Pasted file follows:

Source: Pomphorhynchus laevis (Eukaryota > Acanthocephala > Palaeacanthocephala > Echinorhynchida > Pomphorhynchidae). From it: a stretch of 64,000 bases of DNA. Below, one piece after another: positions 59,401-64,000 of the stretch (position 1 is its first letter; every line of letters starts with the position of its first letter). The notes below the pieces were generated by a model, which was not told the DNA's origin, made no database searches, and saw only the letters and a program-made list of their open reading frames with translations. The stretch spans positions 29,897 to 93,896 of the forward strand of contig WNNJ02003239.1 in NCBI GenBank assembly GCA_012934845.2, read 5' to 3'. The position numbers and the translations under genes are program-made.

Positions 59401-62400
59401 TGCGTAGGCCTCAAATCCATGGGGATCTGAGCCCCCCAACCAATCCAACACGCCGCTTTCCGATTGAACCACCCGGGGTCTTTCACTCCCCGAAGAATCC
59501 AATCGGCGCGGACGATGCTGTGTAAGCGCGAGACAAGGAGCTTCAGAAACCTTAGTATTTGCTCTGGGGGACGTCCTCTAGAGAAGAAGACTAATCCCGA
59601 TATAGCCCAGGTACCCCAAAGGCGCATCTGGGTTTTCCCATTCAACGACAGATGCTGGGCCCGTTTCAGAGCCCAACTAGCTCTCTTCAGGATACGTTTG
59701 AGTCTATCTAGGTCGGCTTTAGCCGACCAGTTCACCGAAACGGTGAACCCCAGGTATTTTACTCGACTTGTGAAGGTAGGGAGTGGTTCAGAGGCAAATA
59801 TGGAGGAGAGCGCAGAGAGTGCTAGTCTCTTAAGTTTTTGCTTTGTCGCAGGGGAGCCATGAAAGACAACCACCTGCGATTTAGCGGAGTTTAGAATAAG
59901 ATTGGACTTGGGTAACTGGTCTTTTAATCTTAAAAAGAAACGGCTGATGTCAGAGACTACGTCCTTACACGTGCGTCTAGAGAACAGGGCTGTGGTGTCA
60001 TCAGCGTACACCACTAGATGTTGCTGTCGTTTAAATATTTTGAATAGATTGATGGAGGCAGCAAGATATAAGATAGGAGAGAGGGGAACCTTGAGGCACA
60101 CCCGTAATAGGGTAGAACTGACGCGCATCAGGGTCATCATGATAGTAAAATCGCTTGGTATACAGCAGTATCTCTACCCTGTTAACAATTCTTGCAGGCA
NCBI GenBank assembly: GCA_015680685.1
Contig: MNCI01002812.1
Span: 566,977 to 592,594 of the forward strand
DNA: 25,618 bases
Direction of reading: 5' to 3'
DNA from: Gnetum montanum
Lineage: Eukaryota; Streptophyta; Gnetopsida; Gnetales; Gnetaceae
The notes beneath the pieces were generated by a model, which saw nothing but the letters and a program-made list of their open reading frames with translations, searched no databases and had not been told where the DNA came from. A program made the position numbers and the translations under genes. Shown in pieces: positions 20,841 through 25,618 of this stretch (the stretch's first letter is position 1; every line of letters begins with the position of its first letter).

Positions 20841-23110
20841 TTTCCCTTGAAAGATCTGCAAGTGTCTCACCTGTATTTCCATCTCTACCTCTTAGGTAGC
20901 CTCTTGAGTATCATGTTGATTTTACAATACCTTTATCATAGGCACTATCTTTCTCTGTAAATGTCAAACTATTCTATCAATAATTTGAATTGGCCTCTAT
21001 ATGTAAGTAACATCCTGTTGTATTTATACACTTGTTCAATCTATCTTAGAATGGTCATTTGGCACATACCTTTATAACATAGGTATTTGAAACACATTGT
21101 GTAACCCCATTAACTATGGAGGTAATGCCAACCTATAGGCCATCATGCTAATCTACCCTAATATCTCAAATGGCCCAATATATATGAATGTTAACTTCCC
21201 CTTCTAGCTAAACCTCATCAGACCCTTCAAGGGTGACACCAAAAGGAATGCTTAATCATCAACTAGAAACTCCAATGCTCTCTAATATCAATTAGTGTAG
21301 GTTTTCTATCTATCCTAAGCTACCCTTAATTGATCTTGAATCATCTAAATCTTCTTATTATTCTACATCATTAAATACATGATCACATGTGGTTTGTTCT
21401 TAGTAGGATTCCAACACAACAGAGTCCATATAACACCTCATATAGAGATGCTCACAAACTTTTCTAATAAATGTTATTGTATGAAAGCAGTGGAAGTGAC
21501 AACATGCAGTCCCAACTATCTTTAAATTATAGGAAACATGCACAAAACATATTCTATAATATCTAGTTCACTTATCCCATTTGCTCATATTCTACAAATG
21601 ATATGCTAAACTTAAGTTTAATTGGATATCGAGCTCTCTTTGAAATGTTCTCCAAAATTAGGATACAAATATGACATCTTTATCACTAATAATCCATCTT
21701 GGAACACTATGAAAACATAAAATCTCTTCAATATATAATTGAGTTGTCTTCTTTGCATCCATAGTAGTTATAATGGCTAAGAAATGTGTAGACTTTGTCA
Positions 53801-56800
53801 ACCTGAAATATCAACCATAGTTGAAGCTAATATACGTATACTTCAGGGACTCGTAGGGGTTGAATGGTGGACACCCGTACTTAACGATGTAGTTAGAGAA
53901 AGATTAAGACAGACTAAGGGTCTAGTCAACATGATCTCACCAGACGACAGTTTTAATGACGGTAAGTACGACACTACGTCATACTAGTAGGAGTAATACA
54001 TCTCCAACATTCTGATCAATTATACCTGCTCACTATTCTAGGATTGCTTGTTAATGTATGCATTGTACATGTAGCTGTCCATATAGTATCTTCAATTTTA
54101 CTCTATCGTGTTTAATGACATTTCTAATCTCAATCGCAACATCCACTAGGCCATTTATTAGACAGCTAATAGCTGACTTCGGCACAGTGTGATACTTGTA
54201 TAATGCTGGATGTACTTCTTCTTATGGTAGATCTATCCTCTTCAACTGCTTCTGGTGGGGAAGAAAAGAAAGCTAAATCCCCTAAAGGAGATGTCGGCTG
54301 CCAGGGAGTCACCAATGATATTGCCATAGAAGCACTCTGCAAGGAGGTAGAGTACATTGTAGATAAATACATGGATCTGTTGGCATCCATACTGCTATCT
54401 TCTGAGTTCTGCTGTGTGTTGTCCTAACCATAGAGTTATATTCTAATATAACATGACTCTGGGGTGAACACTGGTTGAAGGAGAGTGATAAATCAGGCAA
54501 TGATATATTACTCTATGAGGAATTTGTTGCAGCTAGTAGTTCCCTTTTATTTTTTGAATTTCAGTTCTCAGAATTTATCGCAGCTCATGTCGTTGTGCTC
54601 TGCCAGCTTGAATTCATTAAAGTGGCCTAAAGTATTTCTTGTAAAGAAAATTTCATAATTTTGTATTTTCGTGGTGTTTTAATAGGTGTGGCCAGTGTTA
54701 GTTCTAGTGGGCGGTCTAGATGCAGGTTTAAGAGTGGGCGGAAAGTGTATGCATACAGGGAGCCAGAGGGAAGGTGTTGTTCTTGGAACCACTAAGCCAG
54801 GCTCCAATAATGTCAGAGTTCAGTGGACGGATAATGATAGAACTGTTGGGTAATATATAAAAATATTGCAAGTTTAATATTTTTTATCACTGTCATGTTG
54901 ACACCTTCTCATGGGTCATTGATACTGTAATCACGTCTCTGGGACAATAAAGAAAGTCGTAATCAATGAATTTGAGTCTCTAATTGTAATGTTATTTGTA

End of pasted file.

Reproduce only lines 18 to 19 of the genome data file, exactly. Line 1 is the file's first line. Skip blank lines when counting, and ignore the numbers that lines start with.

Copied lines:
The notes beneath the pieces were generated by a model, which saw nothing but the letters and a program-made list of their open reading frames with translations, searched no databases and had not been told where the DNA came from. A program made the position numbers and the translations under genes. Shown in pieces: positions 20,841 through 25,618 of this stretch (the stretch's first letter is position 1; every line of letters begins with the position of its first letter).

Positions 20841-23110